A.D. St.Bartholomew and Mar Mari of the Seventy were also the
founders of this Church.
"As in the Roman Empire, so also in the Persian Empire,
Christianity had the beginning in important cities and spread
into the interior. Thus Antioch, Corinth, Ephesus, Alexandria,
Rome, etc., in the Roman Empire and Edessa, Arbil,
Seleucia-Ctesiphon, etc., in the Persian Empire became strong
Christian centres."

(The above proves "Jews" from the House of Judah cativity by the
Babylonians were still out in many of those lands to the East.
Yes, Peter went to "Babylon" itself - 1 Peter 5:13. The apostles
did start by going to the Jews first just as Paul started that
way, until he was inspired to mainly go to the Gentiles - Keith

     The Coptic church historians agree with the Roman Catholics:

"Moreover, Eusebius asserts that the church of Antioch was
founded by St.Peter, who became its first bishop even before his
translation to the See of Rome. According to tradition, he
presided for seven years over the newly established Antiochene
church, from 33 to 40 A.D., when he nominated St.Euodius as his
vicar before departure to the West. While the circle of preaching
the Gospel was widened towards the East in Edessa, Nisibis and
distant Malabar by the Apostle Thomas and Mar Addaf (St.
Thaddaeus), the fall of Jerusalem in the year 70 A.D. could only
have increased the number of Christian Jewish emigrants to
Antioch." (A History of Eastern Christianity, Aziz S. Atiya,


     Here we must part company with Eusehius. There is no
evidence that St.Peter was in Rome as early as 44 A.D. It is much
more likely that he was in Babylon, as the Eastern churches
claim. In the Epistle to the Romans St.Paul makes no reference to
St.Peter. The First Epistle of Peter comes from Babylon according
to the plain statement of the writer. Peter could hardly have
been in Rome until after the Epistle to the Romans was written
since he apparently stopped over in Corinth after St.Paul was
there, as St.Paul states in his First Epistle to the Corinthians.

     There are, as we have noted, references in Paul's First
Epistle to the Corinthians that indicate that Peter had visited
Corinth and preached there for awhile. Apparently Peter took his
wife with him on his journey as we learn in First Corinthians
9:5. Having been in prison twice in the city of Jerusalem, Peter
left Jerusalem and went into other parts of the world. His
epistle notes that it was written in "Babylon". Many have
wondered if this did not mean Rome which was fre-quently called
"Babylon" by the early Christians.
     The actual city of Babylon, however, still was of
importance. It was a great center of Jewish colonists and was a
powerful center when Peter ministered there for a time. The
Eastern churches trace their lineage to Babylon, and hence to St.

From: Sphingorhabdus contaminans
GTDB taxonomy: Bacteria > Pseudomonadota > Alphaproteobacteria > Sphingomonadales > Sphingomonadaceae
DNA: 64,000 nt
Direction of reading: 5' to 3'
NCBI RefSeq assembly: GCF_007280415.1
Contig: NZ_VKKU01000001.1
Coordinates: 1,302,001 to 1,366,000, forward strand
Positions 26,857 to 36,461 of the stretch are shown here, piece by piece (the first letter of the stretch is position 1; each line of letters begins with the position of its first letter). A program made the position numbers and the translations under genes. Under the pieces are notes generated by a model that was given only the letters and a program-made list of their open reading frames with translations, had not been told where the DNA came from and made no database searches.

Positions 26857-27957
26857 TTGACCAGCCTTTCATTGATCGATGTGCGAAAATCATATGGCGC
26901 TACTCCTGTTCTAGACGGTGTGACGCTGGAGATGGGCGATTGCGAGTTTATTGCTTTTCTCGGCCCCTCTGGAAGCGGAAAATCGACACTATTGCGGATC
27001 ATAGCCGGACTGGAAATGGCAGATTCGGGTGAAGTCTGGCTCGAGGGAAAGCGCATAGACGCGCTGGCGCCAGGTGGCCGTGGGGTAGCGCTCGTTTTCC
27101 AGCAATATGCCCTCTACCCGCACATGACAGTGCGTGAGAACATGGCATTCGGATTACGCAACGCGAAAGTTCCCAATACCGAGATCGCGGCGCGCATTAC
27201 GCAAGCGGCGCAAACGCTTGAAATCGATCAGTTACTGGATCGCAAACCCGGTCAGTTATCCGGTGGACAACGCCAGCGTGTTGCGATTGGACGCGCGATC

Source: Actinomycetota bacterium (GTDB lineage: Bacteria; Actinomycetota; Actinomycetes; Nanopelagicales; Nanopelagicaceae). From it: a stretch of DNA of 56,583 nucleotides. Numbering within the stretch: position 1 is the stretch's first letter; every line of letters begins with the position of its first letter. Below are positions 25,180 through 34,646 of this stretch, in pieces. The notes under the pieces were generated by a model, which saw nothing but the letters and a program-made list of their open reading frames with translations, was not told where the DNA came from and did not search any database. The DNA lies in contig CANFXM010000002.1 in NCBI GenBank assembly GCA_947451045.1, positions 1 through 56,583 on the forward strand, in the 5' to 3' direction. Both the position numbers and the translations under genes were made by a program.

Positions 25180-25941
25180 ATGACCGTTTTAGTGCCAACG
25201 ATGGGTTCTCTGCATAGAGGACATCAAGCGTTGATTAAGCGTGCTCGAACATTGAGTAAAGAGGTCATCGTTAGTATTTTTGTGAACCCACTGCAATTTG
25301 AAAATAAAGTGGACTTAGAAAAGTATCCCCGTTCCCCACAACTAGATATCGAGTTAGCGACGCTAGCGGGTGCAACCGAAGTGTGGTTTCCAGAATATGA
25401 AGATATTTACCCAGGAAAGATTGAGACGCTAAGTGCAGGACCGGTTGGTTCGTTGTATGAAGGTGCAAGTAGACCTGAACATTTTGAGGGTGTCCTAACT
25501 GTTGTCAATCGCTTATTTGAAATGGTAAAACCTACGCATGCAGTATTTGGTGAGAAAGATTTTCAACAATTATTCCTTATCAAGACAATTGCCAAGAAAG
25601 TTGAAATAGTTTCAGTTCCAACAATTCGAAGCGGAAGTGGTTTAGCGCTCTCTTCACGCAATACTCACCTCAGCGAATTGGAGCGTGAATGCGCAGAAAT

Peter, to this day. 

     In Acts 12:17 we are told that Peter "went to another
place". We do not know this was Babylon, nor, if he went, how
long he stayed. But the tradition of the Eastern churches is
united that he did indeed go to Babylon, from which he wrote his
first epistle. There was no need to use "Babylon" as a symbol of
Rome as there was later when St.John wrote the Book of the
Revelation. John was writing literature deliberately designed to
pass the Roman censors (No, I do not think so. He wrote straight
up-front about "prophecy" - no needd to be censored by anyone -
Keith Hunt) but obviously Peter was not. 
     According to Galatians 2:9, a decision had been reached by
the Apostles in Jerusalem to the effect that Paul and his
fellow-workers were to go to the Gentiles, while the missionaries
from Jerusalem (probably meaning Peter and his workers) went to
the circumcised (that is, the Jews). Thus Peter was identified
from the beginning with the Jewish party within Christianity as
Paul was identified with the Gentile party, though there are many
evidences that both men went over the line and dealt with people
of the other group. One should not imagine, however, that Peter
considered himself the opponent of Paul, despite Paul's arguments
as recorded in Galatians. Peter, himself, no doubt stood nearer
to Paul than did the other members of the Jerusalem church. There
is absolutely no evidence that Paul ever recognized the "primacy"
of Peter in his relationship to Paul. And in Corinth, Paul did
not permit a "Cephas party" any more than be did any other party


To be continued


What we are seeing here is indeed the "going to the Jews" first.
The Jews were scattered all over the old Babylon area and further
East. The books of Ezra and Nehemiah make it very clear that only
a "protion" of Jews RETURNED to Jerusalem and Palestine, or Holy
Land. Most of them were content to stay in the East, even move
further East, and North East.
The work of going to the lost sheep of the House of Israel was
yet ahead for the 12 apostles. Most so-called "scholars" of
secular and "church" history will not see, or admit, that the
BULK of Israelites, and especially the House of Israel
Israelites, had, by the first century A.D. moved into Eastern and
Central Europe, and some even into the British Isles - Keith Hunt

Entered on this Website November 2007